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Cisko Takes Another Bite Out of Crime

One of Orange County’s most renowned crime-fighting canines took another bite out of crime this week.

Cisko and partner Brian Bonczkiewicz find another suspect... photo by Sgt. Rick Martinez

Thursday morning, Cisko and several Anaheim police officers responded to a burglary-in-progress in the 1000 block of S. Roadrunner Road.

The suspect had smashed a window to gain entry.

A woman, who was home at the time, briefly confronted the suspect – who also lives in the neighborhood – before leaving the house and calling 911.

Police arrived within minutes, and quickly established a perimeter to ensure the suspect couldn’t flee along the dense hillside near the home.

Enter Cisko, last year’s Anaheim Legion’s “Meritorious Canine,” and
partner Brian Bonczkiewicz.

He found the suspect hiding in the master bedroom.

“This was another great example of team work,” said Sgt. Rick Martinez. “We responded quickly, set up a perimeter and made a good arrest.”

Arrested on suspicion of burglary was Roscoe Cambridge, 28.

Officer Shane Explains Why DUI Suspects Must Follow the Finger

Nystagmus?

Officer Shane

Officer Shane Spielman, author of the popular “Ask Officer Shane” Facebook page, recently explained to his followers why DUI suspects must follow an officer’s finger.

“We’re looking for horizontal and vertical gaze nystagmus,” he explained. “Nystagmus is the involuntary bounce or jerkiness of the eyes which is caused by alcohol and drug consumption.”

Click on the video above for a detailed look.

Officer Shane also answered a few reader questions.

Tom asked: When does the speed limit change, when you can see the new speed limit sign – or when you actually reach it?

Officer Shane says, “At the area of the sign… ”

Mark asked: I’ve noticed several APD cars & motors with no plate’s on them. Just wondering what’s up?

Officer Shane says, “We got some new bikes and cars…Takes a bit to get the plates.”

Got a question? You can reach him at sspielman@anaheim.net.

Or follow his Facebook page.

Anaheim Adds 10 Names to Military Banners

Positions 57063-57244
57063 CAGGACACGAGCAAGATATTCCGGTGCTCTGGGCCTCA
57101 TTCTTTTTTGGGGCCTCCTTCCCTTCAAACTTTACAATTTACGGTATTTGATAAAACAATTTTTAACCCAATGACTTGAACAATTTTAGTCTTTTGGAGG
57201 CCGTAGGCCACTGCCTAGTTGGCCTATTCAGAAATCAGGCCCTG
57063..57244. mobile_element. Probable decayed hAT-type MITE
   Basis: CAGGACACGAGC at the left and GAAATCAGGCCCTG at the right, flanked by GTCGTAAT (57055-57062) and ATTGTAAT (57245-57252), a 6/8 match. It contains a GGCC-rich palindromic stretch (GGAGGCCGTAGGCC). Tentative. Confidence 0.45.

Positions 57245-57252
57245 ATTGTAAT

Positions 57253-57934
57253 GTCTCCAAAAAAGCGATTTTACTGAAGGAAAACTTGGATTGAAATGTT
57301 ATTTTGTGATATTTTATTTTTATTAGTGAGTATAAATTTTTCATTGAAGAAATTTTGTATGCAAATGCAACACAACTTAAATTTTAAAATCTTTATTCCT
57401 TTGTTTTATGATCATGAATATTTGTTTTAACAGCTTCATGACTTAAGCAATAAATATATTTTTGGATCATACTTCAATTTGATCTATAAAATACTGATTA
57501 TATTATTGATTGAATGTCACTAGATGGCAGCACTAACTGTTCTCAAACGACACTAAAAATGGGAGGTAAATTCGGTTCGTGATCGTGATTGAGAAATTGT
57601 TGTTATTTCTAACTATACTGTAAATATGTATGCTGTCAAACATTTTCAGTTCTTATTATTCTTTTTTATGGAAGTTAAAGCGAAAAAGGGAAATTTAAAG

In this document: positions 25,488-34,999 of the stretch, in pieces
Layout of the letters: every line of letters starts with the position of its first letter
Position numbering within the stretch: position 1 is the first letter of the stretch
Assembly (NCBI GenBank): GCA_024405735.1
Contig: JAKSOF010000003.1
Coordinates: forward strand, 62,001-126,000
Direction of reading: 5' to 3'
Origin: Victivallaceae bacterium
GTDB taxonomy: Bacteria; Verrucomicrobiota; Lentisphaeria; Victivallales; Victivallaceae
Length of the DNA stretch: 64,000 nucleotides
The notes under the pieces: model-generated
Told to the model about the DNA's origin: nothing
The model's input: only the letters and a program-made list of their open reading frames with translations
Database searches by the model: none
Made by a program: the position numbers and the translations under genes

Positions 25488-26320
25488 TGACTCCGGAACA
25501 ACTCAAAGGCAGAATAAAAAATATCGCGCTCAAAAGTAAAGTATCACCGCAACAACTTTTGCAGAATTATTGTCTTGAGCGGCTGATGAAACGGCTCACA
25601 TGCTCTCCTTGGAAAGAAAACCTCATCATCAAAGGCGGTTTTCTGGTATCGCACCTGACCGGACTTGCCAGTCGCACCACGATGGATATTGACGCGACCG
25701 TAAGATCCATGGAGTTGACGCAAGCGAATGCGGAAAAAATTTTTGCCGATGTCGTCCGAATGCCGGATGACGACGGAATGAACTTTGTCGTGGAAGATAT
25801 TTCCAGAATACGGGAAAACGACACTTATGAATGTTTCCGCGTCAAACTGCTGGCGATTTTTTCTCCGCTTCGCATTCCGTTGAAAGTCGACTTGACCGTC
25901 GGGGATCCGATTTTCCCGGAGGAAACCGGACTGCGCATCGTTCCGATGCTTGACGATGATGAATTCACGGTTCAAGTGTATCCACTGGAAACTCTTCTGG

Anaheim Police Chief John Welter joined Mayor Curt Pringle and members of the City Council this afternoon as the city honored nine Anaheim residents currently serving in the military and one fallen soldier in the during its second “Military Banner” ceremony. 

Chief Welter

“Over the past two and a half centuries, the American service man and woman has stood fast in the face of many foes under extreme circumstances,” said Welter, at the George Washington Park ceremony.  “Some have served on the battlefield; many have been severely injured or even lost their lives.  All who serve earn the respect and gratitude for their continued dedication to our freedom.”

The 10 military members honored today will join the 21 others previously honored, and the banners will be displayed on street light poles throughout Anaheim.  The city created the Military Banner program in the fall of 2009 as a way to recognize Anaheim residents currently serving in the military.

“Our military personnel, including their families, are sacrificing much in order to make a more peaceful world for all,” continued Welter.  “Family members are sharing every minute of service while their loved one is away.  They too are serving and sacrificing every day, so we want to thank them for their service.”

New lieutenant says recent promotions ‘represent change’ for police department

Sharon Pietrok was all smiles at a recent promotion ceremony for Anaheim PD employees.